I have been using openHAB (more exectly openHABian) for 4 years and so far there have been no major problems. Since last week.
I’ve lost communication with Xiaomi Gateway during night hours. I’ve made investigation and found that openHAB was restarted and probalb reason is following:
As I understand I have not enough memory for openhabian (and for grafana/influxdb/mosquito) and hardware upgrade is necessery. Currently I have Rpi 2 with 1GB memory. Because I use z-wave hat and custome made MCP23017 my next hardware must be at least compatible with Rpi connectrors.
Ok but what to choice ? Trusted Rpi 4 with 2 or 4 GB or maybe other clone with emmc
if yes which one?
That depends on the OS you run. If you for example choose RPI 4 (with more RAM like 2 or 4 GB) you will need Raspbian Buster. If you have Raspbian Buster now, you can swap the SD card, and everything will work there. If not, you will need to upgrade to Buster or reinstall from scratch…
That was essentially the mem guard of Raspbian to kill java/OH because you have not enough VIRTUAL memory. You can increase that by manually adding swap if you know how to do that.
Swapping however puts the SD card’s integrity at an even larger risk as already does running logging and persistence data.
Did you enable ZRAM ?
But as you say your install is 4yrs old, I would recommend you backup your OH config and install the openHABian RPi image (to a new SD card), activate ZRAM via menu, then restore your OH config. That image is already buster based.
RPi4/4GB. But ZRAM should do to keep your Pi2 (unless it’s too slow as Grafana is a memory hog).
People seems to have a lot of troubles with this Raspberries even allegedly it has super powers and can handle everything For OpenHab, I use Nanopi K1+ with 8GB eMMC:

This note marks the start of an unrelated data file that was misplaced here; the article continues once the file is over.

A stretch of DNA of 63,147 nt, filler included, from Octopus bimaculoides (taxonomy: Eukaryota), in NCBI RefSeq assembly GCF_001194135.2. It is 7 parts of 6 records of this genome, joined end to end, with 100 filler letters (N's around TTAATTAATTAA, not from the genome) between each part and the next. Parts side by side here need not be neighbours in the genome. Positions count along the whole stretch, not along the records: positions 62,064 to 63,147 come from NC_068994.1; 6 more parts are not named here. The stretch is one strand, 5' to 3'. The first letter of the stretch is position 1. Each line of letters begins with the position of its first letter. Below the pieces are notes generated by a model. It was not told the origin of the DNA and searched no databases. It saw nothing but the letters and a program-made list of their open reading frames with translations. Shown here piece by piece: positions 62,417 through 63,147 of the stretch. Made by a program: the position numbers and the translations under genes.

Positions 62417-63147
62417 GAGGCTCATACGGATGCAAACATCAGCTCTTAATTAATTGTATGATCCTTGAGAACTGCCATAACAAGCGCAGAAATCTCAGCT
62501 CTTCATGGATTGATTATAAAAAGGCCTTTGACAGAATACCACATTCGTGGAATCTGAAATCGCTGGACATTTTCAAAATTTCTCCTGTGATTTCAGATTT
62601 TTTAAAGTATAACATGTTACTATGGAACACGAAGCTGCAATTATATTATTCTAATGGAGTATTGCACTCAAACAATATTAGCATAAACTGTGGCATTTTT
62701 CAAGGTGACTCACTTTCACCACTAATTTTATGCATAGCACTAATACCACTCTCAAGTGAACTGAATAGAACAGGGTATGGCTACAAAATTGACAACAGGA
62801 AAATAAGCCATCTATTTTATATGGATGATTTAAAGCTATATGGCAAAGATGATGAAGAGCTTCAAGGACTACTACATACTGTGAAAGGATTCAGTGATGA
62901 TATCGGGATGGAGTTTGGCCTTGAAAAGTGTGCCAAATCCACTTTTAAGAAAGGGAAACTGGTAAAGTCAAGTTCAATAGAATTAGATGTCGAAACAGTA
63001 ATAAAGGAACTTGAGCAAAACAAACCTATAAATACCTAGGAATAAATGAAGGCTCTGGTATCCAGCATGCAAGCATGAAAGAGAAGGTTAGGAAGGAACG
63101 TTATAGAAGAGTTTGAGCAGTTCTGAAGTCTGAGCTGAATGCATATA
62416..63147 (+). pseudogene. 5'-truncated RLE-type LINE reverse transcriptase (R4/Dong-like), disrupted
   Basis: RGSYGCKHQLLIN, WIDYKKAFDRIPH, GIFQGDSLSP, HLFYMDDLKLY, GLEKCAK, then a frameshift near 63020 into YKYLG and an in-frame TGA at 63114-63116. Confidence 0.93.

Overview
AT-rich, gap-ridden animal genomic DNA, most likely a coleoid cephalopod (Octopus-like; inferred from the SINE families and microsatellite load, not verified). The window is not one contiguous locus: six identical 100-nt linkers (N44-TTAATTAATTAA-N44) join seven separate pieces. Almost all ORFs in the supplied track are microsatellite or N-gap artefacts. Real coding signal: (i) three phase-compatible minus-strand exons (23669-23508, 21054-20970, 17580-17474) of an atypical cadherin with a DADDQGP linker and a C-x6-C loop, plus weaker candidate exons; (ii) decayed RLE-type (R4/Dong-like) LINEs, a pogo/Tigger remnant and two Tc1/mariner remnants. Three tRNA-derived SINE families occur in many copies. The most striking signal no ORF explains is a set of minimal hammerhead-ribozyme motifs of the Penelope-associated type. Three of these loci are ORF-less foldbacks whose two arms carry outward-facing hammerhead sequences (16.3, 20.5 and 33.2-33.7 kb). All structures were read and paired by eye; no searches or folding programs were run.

Welcome to Armbian Bionic with Linux 5.4.7-sunxi64
System load: 0.15 0.18 0.18 Up time: 93 days
Memory usage: 28 % of 1993MB IP: *.*.*.*
CPU temp: 33°C
Usage of /: 28% of 7.1G
It runs Z-wave network with a bunch of rules and scripts. On a side I also control main UPS and measure temperature via 1W in the “server room”, where this computer is located. Its in operation for one year now - without a single crash. Half a year or so, I move to OpenHab 2.5 and only there - upper software level - I had issues, but I fixed them. It does the job.
2Gb of memory is just right, perhaps a bit of overkill.
8Gb eMMC (they don’t sell smaller)
speed is between RPi3 and 4 (again overkill)
absolutely no overheating (CPU runs with 33-35°C in a closed closet together with router, server and switch)
superior OS which you don’t need to fiddle around and fix, before starting with OpenHab.
If you’re basing this on people coming to the forum and asking for help, it could certainly feel like the OH/RPi combo is troublesome. However, it should be balanced against all of the people who never say anything because their RPis work without issues. There’s an understandably vocal minority influencing our thoughts and opinions.
I don’t want to downplay that some people have issues getting OH to run on an RPi (which is absolutely annoying when you’re one of them); I just don’t think it’s necessary to put a negative generalization on it.
All that being said, the NanoPi K1+ sounds like an interesting platform (I wasn’t aware of it). What’s the advantage of the eMMC module, though? It seems to me that eMMC would be slower than SD, and also harder to clone/replace when the module fails.
Buying cheapest hardware which “handle everything but nothing really good” and knowing nothing about Linux probably contribute. This a good thing if you sell support by hours